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Dealers Try to Keep Up With the Joneses

Jim Sell of Criswell Chevrolet helps Jessica Curran of Bethany Beach, Del., trade in the Suburban she bought in February to get a discounted one.
Jim Sell of Criswell Chevrolet helps Jessica Curran of Bethany Beach, Del., trade in the Suburban she bought in February to get a discounted one. (By Susan Biddle -- The Washington Post)

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By Margaret Webb Pressler and Anjali Athavaley
Washington Post Staff Writers
Monday, September 19, 2005

A lot was changing for car dealerships in the Washington area even before gas prices started their meteoric rise in the past year.

In the 1970s, for example, before thousand-dollar discounts and online price quotes, people would walk into John Darvish's car dealership and pay close to the sticker price. Today, they come in armed with pages of research and multiple price quotes from other dealers.

"They don't need us anymore," said Jamie Darvish, son of John Darvish and vice president of his family's company, Darcars Automotive Group of Silver Spring. "They can check 10 other dealers, and it's the same car everywhere. And they don't even have to leave the house."

Now these super-educated customers, who sometimes know more about a car's features than the salesperson, are posing another challenge to those in the business of selling cars: keeping up with rapidly changing consumer tastes.

Washington area drivers had been slowly shunning domestic automobiles in favor of imports for years, and that trend was only accelerating until this summer, when the Big Three automakers offered steep employee-pricing discounts that sent buyers flocking to domestic vehicles. But those incentives are petering out, and now that gas prices are soaring, drivers are not only moving away from domestic cars, but they're also rejecting bigger sport-utility vehicles in favor of smaller, more fuel-efficient cars.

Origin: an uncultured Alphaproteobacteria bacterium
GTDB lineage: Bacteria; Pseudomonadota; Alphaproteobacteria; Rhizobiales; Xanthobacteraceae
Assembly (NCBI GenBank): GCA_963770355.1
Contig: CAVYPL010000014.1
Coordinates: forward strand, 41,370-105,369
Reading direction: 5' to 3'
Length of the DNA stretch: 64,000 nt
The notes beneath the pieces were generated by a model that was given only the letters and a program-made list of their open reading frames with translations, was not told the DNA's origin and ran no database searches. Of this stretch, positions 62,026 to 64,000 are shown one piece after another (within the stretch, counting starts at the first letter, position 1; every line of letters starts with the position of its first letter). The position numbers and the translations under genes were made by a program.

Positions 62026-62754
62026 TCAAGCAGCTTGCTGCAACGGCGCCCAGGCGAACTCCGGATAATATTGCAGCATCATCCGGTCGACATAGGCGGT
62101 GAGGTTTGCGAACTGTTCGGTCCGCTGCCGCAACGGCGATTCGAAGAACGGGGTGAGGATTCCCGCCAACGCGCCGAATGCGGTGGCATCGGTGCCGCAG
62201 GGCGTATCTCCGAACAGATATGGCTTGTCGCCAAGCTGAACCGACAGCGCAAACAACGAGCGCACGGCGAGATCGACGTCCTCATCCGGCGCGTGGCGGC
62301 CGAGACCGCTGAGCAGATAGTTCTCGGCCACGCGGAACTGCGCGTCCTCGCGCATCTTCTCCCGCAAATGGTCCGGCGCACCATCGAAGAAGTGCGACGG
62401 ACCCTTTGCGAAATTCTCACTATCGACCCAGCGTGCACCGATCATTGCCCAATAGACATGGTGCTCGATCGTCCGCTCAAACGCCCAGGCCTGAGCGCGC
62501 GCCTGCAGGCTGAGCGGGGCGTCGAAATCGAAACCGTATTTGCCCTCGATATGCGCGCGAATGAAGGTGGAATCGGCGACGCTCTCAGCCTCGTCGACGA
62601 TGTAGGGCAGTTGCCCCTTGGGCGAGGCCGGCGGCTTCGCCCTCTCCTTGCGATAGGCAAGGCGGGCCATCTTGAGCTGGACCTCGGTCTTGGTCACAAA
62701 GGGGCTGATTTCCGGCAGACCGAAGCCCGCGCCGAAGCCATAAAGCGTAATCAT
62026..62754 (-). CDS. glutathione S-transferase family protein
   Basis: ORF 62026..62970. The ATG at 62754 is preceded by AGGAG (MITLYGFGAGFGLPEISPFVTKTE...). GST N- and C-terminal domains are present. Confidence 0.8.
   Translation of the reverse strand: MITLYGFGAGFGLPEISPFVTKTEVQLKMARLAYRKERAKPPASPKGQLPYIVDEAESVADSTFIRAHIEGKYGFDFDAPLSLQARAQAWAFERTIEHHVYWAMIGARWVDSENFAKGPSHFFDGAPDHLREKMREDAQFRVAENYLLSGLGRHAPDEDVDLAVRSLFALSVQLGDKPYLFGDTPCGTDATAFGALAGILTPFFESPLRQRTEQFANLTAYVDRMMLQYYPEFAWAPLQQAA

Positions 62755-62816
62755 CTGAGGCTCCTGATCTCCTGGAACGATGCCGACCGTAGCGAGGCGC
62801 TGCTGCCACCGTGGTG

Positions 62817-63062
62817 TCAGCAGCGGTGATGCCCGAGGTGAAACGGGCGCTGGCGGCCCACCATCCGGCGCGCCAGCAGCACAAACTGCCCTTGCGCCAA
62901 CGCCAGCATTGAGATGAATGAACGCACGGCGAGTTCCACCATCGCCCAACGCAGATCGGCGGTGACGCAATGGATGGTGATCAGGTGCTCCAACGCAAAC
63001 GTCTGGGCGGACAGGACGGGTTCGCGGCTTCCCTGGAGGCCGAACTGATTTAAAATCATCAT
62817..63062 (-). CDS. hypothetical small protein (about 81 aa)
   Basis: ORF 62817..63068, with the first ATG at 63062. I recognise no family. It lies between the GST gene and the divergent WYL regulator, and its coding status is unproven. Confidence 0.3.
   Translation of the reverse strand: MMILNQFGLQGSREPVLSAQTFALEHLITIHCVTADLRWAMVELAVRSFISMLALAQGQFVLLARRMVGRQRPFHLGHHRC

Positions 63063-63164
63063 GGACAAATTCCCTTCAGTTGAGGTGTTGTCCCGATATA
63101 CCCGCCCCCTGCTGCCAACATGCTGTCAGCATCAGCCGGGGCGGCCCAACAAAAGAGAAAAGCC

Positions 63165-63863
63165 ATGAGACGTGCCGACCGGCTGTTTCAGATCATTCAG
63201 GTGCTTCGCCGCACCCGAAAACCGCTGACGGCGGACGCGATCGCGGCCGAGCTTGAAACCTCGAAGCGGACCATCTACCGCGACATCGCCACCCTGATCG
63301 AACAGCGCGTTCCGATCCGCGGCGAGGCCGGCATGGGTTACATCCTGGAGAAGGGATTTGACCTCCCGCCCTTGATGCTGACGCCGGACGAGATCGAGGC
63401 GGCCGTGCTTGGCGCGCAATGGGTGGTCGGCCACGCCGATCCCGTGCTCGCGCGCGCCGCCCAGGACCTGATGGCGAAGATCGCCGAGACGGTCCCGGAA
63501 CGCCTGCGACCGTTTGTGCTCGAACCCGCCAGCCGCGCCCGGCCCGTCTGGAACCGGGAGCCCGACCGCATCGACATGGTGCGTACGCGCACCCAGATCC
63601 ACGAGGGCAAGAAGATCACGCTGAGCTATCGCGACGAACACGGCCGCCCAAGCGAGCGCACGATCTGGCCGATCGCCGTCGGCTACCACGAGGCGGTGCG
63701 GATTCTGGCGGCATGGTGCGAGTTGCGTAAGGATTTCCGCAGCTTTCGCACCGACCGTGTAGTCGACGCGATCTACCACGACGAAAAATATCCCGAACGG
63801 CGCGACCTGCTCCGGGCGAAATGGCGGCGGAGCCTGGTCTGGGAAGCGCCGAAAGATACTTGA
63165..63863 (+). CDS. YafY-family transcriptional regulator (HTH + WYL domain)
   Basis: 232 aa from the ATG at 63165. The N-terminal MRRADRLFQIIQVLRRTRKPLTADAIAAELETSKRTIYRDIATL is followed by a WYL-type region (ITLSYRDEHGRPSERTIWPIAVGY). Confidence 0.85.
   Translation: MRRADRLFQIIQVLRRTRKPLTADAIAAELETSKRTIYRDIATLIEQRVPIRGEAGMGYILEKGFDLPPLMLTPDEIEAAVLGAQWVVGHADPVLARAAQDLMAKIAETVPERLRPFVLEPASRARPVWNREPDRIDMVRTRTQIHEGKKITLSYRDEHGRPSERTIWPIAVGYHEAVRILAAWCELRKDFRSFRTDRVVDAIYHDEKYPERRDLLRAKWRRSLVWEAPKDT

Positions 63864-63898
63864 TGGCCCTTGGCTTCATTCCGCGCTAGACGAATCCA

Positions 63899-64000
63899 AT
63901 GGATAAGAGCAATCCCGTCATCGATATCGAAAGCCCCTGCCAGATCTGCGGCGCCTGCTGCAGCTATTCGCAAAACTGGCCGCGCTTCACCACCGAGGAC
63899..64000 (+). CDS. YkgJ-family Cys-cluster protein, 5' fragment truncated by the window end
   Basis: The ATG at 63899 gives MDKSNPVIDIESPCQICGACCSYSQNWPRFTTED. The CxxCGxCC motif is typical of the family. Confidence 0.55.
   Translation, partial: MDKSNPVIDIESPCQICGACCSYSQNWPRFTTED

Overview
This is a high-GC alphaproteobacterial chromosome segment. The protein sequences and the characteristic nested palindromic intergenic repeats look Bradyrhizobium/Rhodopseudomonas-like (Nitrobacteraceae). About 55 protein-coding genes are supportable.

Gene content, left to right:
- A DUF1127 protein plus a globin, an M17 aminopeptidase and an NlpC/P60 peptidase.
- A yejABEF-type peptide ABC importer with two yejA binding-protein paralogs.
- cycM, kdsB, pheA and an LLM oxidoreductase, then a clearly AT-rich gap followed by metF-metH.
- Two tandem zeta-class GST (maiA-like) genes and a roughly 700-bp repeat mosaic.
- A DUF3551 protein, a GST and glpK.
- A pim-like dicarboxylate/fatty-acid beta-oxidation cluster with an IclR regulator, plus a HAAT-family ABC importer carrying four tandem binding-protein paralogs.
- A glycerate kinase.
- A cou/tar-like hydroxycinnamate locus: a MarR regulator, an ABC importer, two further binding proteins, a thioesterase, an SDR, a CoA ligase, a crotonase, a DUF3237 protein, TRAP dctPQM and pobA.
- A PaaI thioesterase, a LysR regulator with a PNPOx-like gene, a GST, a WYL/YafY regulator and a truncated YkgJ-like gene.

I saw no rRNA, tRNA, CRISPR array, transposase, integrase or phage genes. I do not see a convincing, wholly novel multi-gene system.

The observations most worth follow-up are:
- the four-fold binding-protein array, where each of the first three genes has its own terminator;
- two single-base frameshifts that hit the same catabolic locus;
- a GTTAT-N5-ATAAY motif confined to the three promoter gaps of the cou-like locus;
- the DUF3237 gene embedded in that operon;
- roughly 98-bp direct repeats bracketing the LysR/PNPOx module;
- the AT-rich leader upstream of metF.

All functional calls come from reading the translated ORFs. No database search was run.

"Over the Labor Day weekend, I saw the biggest shift that I have seen in recent times from trucks to cars," said Vincent A. Sheehy, president of Sheehy Auto Stores, which has dealerships in Virginia and Maryland. "We are sold out now of Nissan Sentras, Ford Focuses, Chevy Aveos. All the small cars have suddenly become a hot item on our lots, and these are vehicles that six months ago might've been a little more of a struggle to move."

Some local dealers have been left grappling with inventory problems, as they try to get the right mix of vehicles on their new- and used-car lots. But executives say it's just another in a string of changes they have had to make in recent years.

At local dealers that once focused on making as much money as possible on each car, for example, the focus today is on volume and making money from other aspects of the business, such as used cars, service and body shops.

"Most of the dealers you'll find in D.C. are oriented the same way -- particularly the big dealers who are looking to grow," Sheehy said.

About 30 years ago, car dealers kept a 22 percent profit margin between the sticker price and the invoice price of a full-size vehicle, said Art Spinella, president of CNW Marketing Research Inc., a market-research firm in Bandon, Ore. Most customers would pay the sticker price, he said, and only 17 percent of car buyers would try to negotiate a price lower than the manufacturer's suggestion.

Today, dealers' profit margin has shrunk to 7 percent, he said.

As consumers have become more informed, they are demanding prices closer to the number on the dealer's invoice. And with more models offered, the competition between brands, and even within brands, is increasing.


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